- Professor Thomas Yates
- Dr Claire Lawson
- Karen Tingay
People with underlying health conditions such as diabetes, hypertension, asthma, heart failure, chronic kidney disease, have been found to have the highest risk of developing severe COVID-19 infection resulting in hospitalisation or even mortality. Most of the research to date has focused on single chronic conditions, yet individuals often have multiple chronic conditions, known as multimorbidity. Understanding the impact of COVID-19 in those with multimorbidity has important clinical and public health implications which are not entirely captured by a focus on single conditions.
This PhD project aims to use large routinely collected data and the UK ONS Census data to investigate the initial and longer-term effects of the risk associated with multimorbidity on outcomes in patients with COVID-19 in the UK population. The specific objectives are to:
• Investigate the effects of the national lockdown on routine health care, lifestyle, mental and physical health conditions.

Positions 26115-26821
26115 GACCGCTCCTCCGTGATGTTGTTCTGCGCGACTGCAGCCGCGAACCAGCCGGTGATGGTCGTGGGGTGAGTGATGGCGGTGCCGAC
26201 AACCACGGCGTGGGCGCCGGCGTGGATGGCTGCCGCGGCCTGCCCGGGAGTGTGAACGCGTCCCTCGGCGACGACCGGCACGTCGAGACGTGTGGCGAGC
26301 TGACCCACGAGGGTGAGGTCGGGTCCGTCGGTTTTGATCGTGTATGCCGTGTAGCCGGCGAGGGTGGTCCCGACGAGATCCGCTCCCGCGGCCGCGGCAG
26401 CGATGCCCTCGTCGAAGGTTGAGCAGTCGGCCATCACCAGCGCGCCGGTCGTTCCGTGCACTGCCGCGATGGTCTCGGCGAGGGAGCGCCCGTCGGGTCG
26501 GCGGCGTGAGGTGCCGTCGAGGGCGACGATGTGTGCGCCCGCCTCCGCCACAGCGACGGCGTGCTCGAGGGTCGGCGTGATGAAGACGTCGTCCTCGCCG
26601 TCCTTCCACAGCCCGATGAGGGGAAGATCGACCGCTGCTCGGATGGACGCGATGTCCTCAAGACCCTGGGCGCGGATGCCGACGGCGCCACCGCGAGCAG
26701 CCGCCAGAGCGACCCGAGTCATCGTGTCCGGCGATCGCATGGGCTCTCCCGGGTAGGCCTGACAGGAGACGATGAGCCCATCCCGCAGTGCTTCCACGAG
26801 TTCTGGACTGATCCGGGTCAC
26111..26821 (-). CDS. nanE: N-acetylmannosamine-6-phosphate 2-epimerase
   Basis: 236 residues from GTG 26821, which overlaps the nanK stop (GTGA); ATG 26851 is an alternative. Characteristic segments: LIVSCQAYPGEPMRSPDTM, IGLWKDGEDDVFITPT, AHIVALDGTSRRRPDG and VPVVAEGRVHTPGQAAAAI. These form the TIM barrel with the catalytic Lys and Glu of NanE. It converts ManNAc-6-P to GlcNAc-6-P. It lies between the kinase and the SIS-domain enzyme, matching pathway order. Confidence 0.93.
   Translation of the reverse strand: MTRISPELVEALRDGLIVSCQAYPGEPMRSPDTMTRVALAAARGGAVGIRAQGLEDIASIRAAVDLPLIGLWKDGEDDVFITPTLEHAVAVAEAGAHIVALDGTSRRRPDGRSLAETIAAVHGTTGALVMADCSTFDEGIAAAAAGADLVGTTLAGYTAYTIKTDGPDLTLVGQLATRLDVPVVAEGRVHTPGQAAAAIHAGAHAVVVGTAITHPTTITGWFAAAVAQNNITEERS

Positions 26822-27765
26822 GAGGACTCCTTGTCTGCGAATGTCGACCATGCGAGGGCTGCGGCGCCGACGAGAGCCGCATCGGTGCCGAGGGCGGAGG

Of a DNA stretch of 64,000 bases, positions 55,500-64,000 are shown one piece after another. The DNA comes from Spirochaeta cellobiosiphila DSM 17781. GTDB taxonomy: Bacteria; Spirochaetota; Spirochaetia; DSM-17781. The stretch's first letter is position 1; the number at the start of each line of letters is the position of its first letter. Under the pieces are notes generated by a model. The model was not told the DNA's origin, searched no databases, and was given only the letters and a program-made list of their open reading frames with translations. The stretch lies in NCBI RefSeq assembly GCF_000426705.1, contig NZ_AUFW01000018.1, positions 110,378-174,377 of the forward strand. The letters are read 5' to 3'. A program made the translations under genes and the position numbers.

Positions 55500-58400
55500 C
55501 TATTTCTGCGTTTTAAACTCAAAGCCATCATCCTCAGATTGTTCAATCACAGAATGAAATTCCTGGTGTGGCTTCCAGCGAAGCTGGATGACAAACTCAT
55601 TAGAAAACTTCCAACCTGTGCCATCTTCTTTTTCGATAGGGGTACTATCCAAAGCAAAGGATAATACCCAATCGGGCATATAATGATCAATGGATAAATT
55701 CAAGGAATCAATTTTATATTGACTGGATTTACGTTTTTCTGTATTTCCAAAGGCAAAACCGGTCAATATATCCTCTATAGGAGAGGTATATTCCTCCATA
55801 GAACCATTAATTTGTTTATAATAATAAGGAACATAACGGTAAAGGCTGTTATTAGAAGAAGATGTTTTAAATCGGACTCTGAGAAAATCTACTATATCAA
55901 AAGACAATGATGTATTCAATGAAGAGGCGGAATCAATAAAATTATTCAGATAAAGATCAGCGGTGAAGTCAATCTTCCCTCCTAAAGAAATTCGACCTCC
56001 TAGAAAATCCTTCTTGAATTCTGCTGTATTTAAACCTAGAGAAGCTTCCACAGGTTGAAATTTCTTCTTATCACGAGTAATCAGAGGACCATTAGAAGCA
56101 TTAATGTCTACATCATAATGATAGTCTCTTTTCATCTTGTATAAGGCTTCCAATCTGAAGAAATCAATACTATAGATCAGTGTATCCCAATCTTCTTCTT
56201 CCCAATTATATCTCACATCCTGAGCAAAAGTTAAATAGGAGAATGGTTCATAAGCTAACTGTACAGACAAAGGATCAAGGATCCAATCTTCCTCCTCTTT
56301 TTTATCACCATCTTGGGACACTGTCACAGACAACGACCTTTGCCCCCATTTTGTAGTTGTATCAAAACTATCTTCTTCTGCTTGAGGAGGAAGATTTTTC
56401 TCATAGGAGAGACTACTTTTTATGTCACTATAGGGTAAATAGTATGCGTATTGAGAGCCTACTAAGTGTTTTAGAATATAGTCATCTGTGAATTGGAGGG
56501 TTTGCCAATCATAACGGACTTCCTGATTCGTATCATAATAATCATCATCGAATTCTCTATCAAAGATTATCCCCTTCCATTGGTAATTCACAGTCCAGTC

• Explore the direct and indirect impact of COVID-19 on mortality and life expectancy.
• To explore the effectiveness of vaccines by different pre-existing multimorbidity conditions.
The PhD will be suitable for a person with a background in Statistics and/or Epidemiology. The research programme will involve a range of data sources and methodologies, ranging from simple descriptive statistics to advanced survival modelling.
The PhD project will be integrated into a vibrant postgraduate research community within the Real World Evidence Unit and the Diabetes Research Centre, University of Leicester, and help advance the aims of the National Institute of Health Research Leicester Biomedical Research Centre (BRU) and East Midlands Applied Research Collaboration (ARC). The Centre provides a stimulating and exciting environment in which to study for a postgraduate degree.